For years, Iran’s leaders have scoffed at Western economic sanctions, boasting that they could evade anything that came their way. Now, as they seek to negotiate a deal on their nuclear program, the leaders are acknowledging that sanctions, particularly those applied in 2010 on international financial transactions, are creating a hard-currency shortage that is bringing the country’s economy to its knees.Read the rest here.
This was evident in New York last week when Iran’s new president, Hassan Rouhani, emphasized the need to act swiftly to resolve the standoff over Iran’s nuclear program, perhaps in three to six months. While there may well be political reasons for him to be in a hurry, Mr. Rouhani and other officials admitted that the sanctions were hurting.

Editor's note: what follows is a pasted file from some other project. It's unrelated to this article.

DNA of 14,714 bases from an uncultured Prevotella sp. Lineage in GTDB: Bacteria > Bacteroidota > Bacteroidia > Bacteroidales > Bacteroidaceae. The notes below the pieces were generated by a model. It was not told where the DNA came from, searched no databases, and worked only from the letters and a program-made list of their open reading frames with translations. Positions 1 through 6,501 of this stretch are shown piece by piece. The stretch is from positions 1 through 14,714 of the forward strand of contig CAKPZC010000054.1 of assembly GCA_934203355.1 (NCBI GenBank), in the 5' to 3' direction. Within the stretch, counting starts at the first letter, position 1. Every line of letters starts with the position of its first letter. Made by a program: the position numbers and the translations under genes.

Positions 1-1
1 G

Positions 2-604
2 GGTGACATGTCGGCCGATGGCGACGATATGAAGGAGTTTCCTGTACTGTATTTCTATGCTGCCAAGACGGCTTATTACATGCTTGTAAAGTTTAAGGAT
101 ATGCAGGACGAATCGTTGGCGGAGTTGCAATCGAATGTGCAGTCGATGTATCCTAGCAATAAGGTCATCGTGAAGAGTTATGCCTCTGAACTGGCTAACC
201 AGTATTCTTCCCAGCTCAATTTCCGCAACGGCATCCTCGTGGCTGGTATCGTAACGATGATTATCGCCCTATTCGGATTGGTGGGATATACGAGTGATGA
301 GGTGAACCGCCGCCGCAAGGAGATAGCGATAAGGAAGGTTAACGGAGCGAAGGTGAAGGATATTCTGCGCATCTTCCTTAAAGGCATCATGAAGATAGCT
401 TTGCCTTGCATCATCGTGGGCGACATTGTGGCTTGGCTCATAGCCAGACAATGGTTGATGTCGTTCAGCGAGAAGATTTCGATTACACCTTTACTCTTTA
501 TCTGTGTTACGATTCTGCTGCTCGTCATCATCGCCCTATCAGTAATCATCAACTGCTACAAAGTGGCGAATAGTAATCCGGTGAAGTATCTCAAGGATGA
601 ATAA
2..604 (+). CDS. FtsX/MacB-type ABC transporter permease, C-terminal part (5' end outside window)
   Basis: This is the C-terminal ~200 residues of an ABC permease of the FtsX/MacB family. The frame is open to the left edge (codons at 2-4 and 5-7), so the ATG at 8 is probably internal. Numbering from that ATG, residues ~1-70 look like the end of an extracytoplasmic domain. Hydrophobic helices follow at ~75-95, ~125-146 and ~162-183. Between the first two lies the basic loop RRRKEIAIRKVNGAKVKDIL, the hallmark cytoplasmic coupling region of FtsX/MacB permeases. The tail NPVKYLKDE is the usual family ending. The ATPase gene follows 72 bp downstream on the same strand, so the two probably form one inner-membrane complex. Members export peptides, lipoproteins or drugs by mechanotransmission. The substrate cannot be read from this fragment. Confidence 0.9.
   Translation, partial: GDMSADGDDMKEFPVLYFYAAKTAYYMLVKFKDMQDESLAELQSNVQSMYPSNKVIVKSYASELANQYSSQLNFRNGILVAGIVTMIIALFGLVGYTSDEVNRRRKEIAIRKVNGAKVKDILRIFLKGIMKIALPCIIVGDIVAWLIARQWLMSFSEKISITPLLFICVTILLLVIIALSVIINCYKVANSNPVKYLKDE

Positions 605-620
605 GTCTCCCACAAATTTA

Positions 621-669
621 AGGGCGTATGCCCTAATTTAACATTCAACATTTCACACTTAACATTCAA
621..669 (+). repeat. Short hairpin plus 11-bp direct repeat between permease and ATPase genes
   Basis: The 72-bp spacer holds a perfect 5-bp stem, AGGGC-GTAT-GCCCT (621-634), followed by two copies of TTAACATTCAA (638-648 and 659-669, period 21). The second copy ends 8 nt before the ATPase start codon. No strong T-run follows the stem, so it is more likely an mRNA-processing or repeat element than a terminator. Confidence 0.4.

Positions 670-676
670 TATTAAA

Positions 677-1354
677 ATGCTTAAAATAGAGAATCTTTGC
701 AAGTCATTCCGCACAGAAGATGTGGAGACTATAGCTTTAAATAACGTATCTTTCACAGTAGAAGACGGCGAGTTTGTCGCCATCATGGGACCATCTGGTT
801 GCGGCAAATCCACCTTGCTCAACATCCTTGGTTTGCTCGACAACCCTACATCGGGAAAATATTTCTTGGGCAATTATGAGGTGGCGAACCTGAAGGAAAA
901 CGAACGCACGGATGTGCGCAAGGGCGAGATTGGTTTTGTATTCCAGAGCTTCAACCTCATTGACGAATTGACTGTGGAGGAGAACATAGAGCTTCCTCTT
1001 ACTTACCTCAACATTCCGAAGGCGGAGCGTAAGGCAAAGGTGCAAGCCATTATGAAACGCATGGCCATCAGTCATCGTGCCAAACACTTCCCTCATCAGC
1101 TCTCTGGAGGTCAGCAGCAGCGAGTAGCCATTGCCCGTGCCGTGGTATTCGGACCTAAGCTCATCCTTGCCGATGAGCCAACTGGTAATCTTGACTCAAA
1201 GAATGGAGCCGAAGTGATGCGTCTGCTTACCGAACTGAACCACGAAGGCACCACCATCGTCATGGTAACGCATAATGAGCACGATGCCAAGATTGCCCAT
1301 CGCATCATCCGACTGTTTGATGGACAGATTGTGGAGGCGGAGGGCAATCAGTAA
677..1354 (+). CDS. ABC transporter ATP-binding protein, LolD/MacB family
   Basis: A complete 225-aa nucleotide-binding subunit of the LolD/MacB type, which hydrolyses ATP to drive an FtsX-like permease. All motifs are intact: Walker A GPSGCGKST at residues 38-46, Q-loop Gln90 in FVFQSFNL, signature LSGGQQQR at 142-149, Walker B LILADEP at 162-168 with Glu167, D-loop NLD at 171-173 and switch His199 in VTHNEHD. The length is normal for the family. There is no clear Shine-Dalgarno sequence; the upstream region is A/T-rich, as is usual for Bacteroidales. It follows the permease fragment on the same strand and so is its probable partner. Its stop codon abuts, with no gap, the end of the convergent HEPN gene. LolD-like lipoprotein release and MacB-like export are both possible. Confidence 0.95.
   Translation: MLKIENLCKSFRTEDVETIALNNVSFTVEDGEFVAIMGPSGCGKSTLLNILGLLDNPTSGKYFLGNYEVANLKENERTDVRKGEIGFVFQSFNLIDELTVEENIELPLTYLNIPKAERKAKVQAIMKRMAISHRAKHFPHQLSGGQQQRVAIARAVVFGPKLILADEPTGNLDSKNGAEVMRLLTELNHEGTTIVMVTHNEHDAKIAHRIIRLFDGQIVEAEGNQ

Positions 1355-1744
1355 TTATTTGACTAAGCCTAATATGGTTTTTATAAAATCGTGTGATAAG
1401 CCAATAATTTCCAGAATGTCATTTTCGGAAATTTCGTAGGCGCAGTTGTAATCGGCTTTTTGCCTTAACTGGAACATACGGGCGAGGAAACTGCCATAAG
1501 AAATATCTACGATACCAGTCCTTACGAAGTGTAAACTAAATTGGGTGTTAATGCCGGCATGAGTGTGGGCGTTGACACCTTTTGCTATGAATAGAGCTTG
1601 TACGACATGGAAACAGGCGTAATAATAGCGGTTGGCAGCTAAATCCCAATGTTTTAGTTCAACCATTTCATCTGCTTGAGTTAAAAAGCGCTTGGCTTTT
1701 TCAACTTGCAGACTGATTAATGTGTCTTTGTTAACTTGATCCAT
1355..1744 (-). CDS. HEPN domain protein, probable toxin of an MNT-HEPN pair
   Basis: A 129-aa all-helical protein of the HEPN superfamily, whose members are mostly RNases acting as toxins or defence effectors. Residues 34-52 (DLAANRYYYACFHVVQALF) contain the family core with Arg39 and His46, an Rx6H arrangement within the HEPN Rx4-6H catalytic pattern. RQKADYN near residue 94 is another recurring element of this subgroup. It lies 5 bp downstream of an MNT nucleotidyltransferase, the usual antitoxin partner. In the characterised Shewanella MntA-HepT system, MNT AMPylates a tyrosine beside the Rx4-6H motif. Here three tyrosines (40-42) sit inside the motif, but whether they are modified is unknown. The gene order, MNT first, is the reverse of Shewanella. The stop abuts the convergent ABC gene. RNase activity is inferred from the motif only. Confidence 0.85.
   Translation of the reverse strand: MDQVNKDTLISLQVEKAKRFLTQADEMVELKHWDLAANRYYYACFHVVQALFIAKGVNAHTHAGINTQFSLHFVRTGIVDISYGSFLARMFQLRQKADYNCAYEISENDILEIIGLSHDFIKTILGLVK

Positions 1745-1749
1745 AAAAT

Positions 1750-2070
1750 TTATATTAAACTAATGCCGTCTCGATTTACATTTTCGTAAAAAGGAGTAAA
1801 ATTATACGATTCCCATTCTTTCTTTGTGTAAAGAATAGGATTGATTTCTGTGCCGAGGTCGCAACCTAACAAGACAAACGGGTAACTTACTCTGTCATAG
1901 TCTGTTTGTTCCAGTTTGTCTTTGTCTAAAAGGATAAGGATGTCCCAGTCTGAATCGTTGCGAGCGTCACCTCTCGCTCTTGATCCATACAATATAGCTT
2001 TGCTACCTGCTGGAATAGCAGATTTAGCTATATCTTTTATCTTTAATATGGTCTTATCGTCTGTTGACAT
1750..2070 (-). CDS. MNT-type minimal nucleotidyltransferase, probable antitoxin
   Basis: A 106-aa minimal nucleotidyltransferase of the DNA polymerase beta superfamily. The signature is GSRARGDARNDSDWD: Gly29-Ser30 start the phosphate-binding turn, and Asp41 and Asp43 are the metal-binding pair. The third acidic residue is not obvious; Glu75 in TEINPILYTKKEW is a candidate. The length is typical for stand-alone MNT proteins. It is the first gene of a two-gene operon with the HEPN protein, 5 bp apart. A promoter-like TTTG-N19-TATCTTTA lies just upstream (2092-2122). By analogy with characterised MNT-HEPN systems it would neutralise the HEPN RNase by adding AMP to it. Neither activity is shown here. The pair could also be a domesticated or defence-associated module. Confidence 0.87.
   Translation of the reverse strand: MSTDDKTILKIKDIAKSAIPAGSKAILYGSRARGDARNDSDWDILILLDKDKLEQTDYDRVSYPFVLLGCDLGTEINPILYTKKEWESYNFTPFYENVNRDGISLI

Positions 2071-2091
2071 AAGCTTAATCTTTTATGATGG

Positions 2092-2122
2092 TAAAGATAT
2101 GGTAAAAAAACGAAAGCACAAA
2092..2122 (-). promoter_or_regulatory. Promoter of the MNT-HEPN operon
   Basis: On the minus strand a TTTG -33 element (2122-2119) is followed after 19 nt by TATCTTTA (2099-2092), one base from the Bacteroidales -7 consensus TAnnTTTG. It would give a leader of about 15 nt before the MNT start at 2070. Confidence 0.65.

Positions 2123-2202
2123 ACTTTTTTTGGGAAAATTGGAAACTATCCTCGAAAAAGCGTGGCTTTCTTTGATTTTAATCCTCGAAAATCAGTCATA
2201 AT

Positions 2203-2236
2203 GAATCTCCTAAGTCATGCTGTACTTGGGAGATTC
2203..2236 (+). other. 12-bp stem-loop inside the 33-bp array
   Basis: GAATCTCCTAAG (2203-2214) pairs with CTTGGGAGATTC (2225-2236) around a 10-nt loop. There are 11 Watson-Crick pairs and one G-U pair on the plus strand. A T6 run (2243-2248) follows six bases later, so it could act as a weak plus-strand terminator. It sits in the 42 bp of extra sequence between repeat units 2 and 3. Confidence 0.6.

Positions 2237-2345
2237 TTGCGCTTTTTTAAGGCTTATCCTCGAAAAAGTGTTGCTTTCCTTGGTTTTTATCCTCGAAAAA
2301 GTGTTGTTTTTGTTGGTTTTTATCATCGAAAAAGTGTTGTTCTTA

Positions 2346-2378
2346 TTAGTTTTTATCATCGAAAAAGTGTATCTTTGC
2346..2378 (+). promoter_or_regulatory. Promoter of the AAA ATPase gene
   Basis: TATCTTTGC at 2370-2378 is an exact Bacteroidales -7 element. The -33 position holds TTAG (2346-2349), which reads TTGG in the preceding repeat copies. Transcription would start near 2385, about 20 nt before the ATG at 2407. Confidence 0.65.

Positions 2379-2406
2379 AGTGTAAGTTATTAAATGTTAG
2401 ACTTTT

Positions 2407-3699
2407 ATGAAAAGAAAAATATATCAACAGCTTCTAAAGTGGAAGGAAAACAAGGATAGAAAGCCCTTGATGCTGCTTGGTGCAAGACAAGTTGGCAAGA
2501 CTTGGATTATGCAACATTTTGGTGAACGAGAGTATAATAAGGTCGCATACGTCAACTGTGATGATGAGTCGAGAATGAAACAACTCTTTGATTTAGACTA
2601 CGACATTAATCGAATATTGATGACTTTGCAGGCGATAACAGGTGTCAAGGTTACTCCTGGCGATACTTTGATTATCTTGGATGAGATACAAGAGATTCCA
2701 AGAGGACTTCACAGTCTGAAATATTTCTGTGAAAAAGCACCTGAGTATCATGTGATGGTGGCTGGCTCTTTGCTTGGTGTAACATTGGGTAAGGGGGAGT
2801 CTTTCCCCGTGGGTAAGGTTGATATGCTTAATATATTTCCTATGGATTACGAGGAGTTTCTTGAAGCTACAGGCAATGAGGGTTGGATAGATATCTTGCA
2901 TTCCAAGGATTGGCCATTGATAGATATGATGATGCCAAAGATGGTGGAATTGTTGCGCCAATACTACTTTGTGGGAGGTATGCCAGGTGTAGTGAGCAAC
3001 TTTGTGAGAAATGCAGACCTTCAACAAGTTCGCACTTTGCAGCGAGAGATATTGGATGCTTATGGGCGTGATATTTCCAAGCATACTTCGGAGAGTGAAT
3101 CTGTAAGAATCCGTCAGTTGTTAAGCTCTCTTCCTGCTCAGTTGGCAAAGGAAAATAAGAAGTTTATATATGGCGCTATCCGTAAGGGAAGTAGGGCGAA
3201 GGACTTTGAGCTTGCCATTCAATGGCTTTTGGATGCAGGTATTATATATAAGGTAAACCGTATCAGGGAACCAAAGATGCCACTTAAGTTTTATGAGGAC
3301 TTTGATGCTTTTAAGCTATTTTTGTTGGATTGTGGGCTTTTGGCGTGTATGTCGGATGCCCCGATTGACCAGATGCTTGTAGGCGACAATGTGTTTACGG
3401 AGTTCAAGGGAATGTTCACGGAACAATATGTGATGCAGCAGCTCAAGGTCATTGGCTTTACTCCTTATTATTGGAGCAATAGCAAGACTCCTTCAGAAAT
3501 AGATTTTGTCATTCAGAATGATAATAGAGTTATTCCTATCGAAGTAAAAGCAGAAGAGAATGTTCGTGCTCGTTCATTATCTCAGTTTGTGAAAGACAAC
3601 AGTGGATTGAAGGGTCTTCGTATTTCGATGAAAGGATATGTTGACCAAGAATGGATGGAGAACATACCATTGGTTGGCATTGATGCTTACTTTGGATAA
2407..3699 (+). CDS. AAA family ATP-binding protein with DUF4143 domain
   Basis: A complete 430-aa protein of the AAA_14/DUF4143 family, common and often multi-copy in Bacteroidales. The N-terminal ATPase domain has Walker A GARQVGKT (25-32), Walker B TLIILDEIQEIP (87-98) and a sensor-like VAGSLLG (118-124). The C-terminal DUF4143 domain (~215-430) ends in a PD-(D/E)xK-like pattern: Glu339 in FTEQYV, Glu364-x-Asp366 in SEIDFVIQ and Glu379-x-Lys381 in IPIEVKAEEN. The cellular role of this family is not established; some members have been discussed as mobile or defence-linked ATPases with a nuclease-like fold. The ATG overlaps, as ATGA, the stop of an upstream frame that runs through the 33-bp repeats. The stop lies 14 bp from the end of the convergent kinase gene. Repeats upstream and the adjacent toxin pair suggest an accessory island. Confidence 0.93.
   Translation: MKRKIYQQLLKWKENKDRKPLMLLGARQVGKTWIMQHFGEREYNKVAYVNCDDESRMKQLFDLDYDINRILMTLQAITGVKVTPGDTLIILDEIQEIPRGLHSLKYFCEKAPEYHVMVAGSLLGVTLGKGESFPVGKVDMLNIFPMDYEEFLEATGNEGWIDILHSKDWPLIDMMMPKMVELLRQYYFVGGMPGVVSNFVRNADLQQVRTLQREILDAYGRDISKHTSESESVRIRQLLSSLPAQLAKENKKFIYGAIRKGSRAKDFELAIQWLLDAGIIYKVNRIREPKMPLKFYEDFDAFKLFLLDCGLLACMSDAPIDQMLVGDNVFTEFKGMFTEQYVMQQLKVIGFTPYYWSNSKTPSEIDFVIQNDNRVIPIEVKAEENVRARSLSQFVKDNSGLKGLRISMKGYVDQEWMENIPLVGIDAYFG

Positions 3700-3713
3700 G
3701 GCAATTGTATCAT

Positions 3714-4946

In repeated meetings during the week, Mr. Rouhani and his foreign minister, Mohammad Javad Zarif, said the government’s financial condition was far more dire than the previous president, Mahmoud Ahmadinejad, had let on.